The citizens lobby Common Cause sued Presdient Carter and the Department of Energy yesterday for their alleged failure to come up with plans for energy conservation within the federal government.
In one of three separate lawsuits filed in the U.S. District Court, Common Cause contended that both the DOE and the Office of Management and Budget are required by the Energy Policy and Conservation Act of 1975 to develop a 10-year plan for energy conservation in all buildings owned by the federal government.
Common Cause alleged that the plan, if implemented, would reduce energy consumpton in federal buildings by at least 31 million barrels of oil a year for an annual saving of more than $900 million.
Another of the lawsuits filed yesterday by Common Cause contends that neither Carter nor the Office of Federal Procurement Policy has met terms of the Energy Conservation Act which call for mandatory energy-saving standards for government procurement policy and decisions.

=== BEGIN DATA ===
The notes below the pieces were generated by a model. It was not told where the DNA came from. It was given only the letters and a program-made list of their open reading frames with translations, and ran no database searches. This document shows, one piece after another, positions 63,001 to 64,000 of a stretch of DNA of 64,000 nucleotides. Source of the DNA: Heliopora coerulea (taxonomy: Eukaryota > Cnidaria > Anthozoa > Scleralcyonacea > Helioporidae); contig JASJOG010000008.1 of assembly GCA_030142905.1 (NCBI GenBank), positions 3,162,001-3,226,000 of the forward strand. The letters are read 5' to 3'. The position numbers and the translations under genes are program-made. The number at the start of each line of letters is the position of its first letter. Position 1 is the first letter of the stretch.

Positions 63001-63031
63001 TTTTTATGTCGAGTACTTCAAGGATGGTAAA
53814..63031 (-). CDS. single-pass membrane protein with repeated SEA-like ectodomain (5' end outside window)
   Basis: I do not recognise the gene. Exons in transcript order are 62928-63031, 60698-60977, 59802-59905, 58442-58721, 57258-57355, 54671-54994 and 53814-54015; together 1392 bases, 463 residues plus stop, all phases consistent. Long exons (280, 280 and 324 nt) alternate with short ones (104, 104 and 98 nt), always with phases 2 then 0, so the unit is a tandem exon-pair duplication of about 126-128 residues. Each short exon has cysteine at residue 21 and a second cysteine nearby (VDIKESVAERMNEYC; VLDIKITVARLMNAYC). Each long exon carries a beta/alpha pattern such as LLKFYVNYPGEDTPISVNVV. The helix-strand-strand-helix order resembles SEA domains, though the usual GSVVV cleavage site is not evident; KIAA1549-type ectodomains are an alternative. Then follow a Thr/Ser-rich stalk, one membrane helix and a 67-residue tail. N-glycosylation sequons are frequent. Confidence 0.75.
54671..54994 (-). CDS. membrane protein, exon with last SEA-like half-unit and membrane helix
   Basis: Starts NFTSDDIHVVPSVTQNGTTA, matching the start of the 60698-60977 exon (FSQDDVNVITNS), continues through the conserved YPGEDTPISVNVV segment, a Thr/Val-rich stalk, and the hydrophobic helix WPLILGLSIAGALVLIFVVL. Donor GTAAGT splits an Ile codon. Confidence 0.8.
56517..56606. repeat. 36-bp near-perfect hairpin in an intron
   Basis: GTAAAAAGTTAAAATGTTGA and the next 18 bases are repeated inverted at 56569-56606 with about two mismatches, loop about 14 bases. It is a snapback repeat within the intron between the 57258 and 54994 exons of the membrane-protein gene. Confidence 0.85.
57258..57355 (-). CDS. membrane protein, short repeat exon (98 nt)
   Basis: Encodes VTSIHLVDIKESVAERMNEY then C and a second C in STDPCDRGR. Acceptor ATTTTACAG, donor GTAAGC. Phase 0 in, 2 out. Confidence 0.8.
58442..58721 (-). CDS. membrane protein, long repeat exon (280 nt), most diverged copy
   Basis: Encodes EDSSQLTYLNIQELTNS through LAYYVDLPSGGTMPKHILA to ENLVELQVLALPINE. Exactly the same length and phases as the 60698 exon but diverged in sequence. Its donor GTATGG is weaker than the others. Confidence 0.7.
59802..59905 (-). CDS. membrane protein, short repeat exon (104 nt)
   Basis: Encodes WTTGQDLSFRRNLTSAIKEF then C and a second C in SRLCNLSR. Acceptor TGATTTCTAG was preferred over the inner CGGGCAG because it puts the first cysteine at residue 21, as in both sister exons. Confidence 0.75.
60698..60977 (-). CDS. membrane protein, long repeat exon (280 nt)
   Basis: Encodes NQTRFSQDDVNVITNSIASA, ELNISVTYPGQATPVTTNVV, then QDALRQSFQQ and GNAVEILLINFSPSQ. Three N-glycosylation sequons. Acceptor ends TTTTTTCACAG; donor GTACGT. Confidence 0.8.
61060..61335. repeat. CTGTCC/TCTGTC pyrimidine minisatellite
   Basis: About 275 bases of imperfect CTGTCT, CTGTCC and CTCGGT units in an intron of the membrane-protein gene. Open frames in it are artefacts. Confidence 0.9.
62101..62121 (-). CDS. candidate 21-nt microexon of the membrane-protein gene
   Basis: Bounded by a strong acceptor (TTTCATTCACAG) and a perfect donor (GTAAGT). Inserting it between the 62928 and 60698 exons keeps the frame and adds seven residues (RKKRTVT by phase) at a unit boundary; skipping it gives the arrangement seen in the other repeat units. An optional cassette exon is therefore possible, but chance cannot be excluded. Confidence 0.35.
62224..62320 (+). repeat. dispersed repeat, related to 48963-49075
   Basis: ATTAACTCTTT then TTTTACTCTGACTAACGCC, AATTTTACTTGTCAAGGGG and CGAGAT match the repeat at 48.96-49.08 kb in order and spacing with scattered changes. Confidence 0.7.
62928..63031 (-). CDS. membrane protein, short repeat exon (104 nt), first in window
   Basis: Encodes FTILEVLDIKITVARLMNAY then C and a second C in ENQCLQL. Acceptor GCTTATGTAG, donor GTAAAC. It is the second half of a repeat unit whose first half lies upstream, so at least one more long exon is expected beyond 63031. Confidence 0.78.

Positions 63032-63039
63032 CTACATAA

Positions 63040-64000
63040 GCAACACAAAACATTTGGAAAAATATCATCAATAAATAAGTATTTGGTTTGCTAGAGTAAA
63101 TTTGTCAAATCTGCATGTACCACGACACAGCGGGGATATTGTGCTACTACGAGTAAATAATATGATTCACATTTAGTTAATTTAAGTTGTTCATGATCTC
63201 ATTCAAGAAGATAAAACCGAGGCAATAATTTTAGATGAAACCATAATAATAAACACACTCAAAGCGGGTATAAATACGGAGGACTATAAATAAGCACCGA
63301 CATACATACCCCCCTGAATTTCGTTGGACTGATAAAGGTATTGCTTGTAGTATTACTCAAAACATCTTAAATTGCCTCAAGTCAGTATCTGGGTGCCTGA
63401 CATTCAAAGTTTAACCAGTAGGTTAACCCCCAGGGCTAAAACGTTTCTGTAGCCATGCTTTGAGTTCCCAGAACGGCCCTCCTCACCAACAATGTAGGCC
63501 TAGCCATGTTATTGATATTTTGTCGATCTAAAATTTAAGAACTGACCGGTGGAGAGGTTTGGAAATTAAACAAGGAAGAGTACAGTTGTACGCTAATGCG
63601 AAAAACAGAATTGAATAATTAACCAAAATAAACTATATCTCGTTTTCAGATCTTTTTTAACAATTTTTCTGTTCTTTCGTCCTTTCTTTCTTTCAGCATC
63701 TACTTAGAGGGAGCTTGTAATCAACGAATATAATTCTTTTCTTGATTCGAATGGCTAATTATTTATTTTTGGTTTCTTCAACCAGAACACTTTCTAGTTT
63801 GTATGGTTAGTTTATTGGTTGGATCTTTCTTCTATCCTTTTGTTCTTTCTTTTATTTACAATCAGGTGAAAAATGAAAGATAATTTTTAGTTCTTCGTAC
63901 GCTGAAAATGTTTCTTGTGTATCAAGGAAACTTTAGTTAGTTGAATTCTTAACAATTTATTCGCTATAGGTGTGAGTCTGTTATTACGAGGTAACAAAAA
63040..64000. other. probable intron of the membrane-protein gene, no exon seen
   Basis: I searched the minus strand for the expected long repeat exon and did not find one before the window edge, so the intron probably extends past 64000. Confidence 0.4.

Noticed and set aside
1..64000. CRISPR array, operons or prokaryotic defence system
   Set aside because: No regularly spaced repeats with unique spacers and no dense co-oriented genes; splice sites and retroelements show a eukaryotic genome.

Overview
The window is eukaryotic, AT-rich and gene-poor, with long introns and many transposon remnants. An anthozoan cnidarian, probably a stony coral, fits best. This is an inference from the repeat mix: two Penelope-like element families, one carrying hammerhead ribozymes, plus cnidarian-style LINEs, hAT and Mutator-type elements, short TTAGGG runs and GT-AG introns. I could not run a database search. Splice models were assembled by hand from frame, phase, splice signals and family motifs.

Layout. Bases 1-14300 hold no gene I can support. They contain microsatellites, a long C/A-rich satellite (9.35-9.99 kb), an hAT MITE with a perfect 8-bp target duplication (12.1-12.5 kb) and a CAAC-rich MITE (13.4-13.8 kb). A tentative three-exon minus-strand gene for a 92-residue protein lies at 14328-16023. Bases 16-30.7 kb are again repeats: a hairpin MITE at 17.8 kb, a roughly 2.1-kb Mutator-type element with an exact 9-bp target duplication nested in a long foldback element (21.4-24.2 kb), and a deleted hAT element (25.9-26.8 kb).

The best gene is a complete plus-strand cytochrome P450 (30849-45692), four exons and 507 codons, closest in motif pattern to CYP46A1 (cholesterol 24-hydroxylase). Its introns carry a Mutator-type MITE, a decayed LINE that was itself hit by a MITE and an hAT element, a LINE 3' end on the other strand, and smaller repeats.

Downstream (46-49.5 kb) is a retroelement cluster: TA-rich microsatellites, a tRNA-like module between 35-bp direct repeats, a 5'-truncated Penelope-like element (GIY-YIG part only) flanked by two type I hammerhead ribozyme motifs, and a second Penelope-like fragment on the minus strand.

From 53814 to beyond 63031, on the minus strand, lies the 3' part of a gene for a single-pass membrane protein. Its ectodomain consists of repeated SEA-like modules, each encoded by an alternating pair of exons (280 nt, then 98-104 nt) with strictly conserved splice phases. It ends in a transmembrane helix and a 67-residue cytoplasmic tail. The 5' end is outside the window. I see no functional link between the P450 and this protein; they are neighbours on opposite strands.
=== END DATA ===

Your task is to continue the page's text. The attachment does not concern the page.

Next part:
Finally, Common Cause alleged in a third lawsuit that federal law requires the DOE to consult with other government agencies to promote "maximum possible energy conservation measures." Common Cause contended that the government has failed to come up with such standards to restrict energy consumption for federal transportation, which accounts for more than half of the energy consumed by the federl government.
Rules proposed by the DOE in February didn't consider mandatory conservation standards for federal transportation, leaving it up to the agencies to set up procedures for reducing energy use in that area, Commnon Cause alleged.
The lawsuits ask the court to order the president and the agencies to implement the various energy conservation plans.